Another Rapid Rundown

For those of you who would prefer to listen:

Heightened volatility remains within the Market. It’s been that way all April. This week brought upside movement as the S&P put an end to its weekly losing streak. Choppy price action is to be expected. It’s a volatile world in which we live. 

There were a number of important developments this week. They were all Market moving. I attempt to make some sense of them in another rapid rundown. 

The Economy is slowing. Q1 GDP (Gross Domestic Product) recorded just 1.6% annualized growth in Q1. That was the slowest in 2 years. It was expected to rise 2.5%. It grew 3.4% in Q4 last year. The strong Economy has been a major driver to the Stock Market. America’s Economy has been beyond resilient and surprisingly strong. Consumers keep spending. But businesses are tightening their wallets. Americans keep throwing money aggressively on services and experiences. They’re buying less big stuff, like appliances and cars. It’s having an impact. 

The Job Market is still strong. We will find out more next week with the April Job Report. But inflation has been really sticky. Q1 Core PCE (Personal Consumption Expenditures) rose 3.7%. It measures the prices we pay. It was hotter than expected. Core PCE is the Fed’s preferred measure for inflation. So, what we’re facing now is slowing growth and rising prices. It’s not a good combo. Stagflation signs are showing up again. That hit the Market earlier in the week. Yields went up. Stock prices went down. 

April brings both Baseball and Earnings. Scoreboards get lit up. Earnings Season is the coveted time when investors can focus on facts rather than emotions. Corporate America reports its quarterly results. So far, so good. Q1 earnings have been tracking above expectations. This week was a biggie. Over 40% of the S&P 500 companies have now reported. This week was the Titans’ turn at the plate for Earnings Season with Microsoft, Alphabet and Meta, the company formerly called Facebook, delivering results. It provided updates around the AI secular growth theme.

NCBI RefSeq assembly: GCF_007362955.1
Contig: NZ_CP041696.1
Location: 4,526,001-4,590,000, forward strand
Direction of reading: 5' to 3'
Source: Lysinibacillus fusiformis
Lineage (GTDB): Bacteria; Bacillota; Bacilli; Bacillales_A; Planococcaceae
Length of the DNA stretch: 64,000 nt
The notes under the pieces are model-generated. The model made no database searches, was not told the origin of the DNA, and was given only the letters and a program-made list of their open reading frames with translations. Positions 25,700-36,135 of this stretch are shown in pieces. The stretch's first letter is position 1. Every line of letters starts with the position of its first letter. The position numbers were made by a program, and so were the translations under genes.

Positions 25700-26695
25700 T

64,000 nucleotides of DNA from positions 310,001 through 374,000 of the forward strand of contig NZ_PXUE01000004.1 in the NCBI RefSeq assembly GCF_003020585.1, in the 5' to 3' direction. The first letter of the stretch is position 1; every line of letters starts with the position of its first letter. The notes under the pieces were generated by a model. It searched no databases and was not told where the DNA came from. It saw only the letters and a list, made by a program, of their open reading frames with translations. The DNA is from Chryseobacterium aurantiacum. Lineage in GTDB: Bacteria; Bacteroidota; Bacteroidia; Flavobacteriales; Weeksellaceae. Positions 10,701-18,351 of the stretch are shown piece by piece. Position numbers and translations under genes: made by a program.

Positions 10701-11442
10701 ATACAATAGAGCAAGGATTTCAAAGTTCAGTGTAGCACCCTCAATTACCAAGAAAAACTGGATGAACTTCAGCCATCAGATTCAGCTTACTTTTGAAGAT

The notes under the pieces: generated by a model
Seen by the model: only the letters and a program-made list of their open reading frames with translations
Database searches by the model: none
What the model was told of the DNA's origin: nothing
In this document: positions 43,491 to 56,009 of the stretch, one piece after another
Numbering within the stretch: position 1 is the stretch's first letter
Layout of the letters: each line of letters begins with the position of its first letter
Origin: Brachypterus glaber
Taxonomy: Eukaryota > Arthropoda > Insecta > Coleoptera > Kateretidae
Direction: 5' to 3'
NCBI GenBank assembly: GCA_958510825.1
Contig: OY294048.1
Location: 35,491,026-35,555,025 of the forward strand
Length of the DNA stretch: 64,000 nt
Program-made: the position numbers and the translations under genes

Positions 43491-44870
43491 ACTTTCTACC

The Tech Titans have been under fire in April. These mega cap stocks entered the week weak, falling 6 straight sessions and suffered a 7.5%+ weekly decline. That had not happened since the 2022 lows in November. The Top 7 stocks erased nearly $1 Trillion in value last week. The sell-off burned off much of what seemed like lofty expectations for Q1. 

The Tech Titans were expected to grow earnings 40% in Q1. Nvidia is expected to grow earnings 400%. Amazon 170%. Apple is actually expected to see a contraction of 1%. The rest of the 493 S&P companies are estimated to see an earnings shrink of 3%. In addition, the Street is still looking for 10% earnings growth for the whole year in 2024. It’s crystal clear where the growth is coming from. 

Meta was first. The company reported a double-beat. But the outlook for the rest of the year was a bit murky. Meta said it plans to keep aggressively investing in Artificial Intelligence (AI), which has made it a leader in the innovative race. But CEO Mark Zuckerberg said what so many have feared: It’s going to take longer to realize the big revenues from these aggressive investments. That triggered worries about the rapid pace of AI spending. Meta’s stock sold off. The rest of Tech followed suit. It felt like the euphoric AI investment theme had more unwinding to do. Then came Google to the rescue.